Over the past month protestors in China have experienced problems with their iPhones as China continues to crack down on zero-Covid policy protests throughout the country. The size of the crowds have been compared to the Tiananmen Square protests in 1989.
Users of the Apple product had noticed earlier in November that their AirDrop feature was no longer available to use over an unlimited amount of time and instead restricted to only 10 minutes of connectivity. The restrictions are only in effect in China, and were brought to the public attention after technology website 9to5Mac reported on the changes.
Apple’s AirDrop feature has been a tool protestors in China have used to disseminate information about demonstrations. The feature was pivotal to organizing protests in Hong Kong and bypassing China’s "Great Firewall" in 2019.
On November 9, Apple released its latest version of the mobile operating system, iOS 16.1.1 and there was no mention of new features or the removal of access to features already in place. The information supplied with the update simply informed iPhones users the update “includes bug fixes and security updates and is recommended for all users.”
The change to AirDrop access on iPhones sold in mainland China was hidden within the update which didn’t highlight any curbing or limiting of the feature. Despite not responding to Business Insider for a comment regarding the AirDrop restrictions in China, Apple had mentioned that they intended to roll out the setting globally to prevent unwanted file sharing.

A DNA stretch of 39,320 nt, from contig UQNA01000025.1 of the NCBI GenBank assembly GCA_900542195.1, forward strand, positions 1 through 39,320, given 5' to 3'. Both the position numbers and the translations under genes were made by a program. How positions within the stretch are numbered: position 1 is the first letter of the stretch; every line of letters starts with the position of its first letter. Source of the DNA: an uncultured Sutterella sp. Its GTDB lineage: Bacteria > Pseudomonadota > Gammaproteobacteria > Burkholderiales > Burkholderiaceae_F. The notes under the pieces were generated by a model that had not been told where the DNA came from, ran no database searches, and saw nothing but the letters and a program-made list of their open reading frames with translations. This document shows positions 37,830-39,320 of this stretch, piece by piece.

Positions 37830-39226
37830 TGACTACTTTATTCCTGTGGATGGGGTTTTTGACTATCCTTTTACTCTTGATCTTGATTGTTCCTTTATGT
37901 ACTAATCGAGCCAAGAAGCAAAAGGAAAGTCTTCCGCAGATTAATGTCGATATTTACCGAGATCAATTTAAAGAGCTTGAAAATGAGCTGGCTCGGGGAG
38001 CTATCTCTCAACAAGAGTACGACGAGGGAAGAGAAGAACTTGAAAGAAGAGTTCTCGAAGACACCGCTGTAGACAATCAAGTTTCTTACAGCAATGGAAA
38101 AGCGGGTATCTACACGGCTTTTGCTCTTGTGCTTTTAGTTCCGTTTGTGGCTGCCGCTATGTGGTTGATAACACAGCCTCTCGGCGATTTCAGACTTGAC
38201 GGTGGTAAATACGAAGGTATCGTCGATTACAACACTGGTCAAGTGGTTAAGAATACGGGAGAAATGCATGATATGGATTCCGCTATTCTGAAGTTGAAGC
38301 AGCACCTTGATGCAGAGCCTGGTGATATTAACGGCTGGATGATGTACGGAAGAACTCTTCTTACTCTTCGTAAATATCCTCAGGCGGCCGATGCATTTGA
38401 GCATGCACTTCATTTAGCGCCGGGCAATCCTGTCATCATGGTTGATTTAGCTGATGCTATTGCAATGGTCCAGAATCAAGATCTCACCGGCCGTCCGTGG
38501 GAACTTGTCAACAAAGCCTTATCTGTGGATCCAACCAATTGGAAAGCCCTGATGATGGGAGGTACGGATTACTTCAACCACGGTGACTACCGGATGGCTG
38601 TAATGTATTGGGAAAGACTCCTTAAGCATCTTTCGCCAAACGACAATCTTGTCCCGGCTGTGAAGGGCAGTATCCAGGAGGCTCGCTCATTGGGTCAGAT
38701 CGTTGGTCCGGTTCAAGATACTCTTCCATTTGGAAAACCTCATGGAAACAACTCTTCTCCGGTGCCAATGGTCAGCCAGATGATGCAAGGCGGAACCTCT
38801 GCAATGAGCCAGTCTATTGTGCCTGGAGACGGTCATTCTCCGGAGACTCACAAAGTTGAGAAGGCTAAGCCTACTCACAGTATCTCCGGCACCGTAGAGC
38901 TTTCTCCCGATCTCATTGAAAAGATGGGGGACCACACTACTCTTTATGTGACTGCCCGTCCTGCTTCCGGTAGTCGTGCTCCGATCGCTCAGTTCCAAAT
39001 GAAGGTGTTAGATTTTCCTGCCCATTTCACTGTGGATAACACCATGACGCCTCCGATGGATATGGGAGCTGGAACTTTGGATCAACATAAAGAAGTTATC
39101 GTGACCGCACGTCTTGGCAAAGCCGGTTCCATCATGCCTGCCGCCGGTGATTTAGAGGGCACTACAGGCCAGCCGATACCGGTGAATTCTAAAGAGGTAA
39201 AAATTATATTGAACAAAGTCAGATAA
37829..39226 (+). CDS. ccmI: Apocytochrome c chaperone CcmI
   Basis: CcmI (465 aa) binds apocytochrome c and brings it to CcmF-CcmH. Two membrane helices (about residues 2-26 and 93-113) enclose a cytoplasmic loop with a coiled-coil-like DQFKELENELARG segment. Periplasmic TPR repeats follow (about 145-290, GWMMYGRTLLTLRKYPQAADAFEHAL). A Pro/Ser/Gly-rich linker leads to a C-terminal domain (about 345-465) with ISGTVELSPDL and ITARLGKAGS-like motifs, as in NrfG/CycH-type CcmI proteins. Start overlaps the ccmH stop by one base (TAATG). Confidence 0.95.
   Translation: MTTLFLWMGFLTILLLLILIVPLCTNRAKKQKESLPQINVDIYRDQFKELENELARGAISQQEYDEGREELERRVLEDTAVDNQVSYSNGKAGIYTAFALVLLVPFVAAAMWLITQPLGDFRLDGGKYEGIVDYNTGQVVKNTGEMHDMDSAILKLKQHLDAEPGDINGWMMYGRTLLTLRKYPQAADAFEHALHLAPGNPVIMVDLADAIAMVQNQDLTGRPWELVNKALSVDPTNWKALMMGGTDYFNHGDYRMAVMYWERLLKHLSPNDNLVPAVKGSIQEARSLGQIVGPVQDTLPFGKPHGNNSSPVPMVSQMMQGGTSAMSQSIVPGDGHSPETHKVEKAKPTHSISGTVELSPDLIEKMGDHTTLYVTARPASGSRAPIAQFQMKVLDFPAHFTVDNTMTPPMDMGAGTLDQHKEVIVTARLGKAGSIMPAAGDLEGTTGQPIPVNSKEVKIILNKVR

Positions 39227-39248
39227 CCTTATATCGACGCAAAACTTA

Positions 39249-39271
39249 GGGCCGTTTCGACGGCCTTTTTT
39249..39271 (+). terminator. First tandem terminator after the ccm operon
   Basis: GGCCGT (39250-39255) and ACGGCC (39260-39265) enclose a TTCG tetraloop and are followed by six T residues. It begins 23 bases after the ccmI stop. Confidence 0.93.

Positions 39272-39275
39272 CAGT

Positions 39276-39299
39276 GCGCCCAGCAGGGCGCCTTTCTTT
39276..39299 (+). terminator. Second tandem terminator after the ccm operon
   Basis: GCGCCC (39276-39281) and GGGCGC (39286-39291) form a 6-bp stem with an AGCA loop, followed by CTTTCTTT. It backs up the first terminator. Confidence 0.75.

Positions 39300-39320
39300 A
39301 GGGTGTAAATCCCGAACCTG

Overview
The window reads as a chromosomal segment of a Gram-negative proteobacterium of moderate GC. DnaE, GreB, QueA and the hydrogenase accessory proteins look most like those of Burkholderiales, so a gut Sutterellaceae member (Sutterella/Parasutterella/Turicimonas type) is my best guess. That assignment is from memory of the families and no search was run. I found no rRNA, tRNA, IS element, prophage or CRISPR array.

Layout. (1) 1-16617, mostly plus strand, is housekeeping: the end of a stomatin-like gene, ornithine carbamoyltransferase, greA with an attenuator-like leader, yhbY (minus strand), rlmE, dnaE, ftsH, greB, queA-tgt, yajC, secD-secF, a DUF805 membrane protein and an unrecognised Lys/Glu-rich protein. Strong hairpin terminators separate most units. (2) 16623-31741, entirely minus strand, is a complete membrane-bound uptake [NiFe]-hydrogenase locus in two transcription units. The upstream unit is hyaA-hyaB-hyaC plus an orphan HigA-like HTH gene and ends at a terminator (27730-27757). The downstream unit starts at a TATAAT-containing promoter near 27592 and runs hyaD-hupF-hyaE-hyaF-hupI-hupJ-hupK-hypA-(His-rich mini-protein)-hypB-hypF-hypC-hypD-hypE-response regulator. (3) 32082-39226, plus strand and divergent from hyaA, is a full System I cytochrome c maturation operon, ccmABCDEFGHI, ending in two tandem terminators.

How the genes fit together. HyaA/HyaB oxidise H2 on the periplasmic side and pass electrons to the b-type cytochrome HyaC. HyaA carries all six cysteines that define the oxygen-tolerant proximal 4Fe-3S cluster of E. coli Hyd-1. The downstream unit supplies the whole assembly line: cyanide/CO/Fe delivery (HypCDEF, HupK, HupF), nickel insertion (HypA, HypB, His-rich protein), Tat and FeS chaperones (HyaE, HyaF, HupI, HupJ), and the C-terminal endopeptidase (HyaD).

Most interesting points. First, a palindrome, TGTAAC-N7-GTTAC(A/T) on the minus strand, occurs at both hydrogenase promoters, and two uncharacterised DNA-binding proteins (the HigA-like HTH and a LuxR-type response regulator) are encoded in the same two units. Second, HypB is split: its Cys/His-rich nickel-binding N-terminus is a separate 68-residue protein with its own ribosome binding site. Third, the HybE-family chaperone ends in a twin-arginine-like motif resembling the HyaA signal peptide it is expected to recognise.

This is not the first time Apple has appeared to pacify the Chinese government and acquiesce to their demands. In 2019, China petitioned Apple to remove the Quartz business news publication’s app from its Chinese App Store after reporting on the 2019–2020 Hong Kong protests.
Why are China protesting Covid-19 restrictions?
China has been in the midst of widespread protest against the country’s zero-Covid rules, with one of the biggest rallies taking place this weekend after 10 people died in an apartment fire in Urumqi city, Xinjiang.
Some locals are blaming virus control barriers for the deaths of the residents, as videos emerged depicting a far-away firetruck failing to properly extinguish the flames.
What is China’s “The Great Firewall?”
The Great Firewall is a combination of legislative actions and technologies enforced by the People’s Republic of China to regulate the Internet domestically. Its role in internet censorship in China is to block access to selected foreign websites and to slow down cross-border internet traffic.
The Great Firewall was formerly operated by the SIIO, as part of the Golden Shield Project. Since 2013, the firewall is technically operated by the Cyberspace Administration of China (CAC) and alongside censoring material has also been used to give preference to domestic companies, reducing the effectiveness of products from foreign internet companies to boost development of China’s internal internet economy.
The techniques deployed by the Chinese government to maintain control of the Great Firewall can include modifying search results for terms, as they did following the arrest of Ai Weiwei.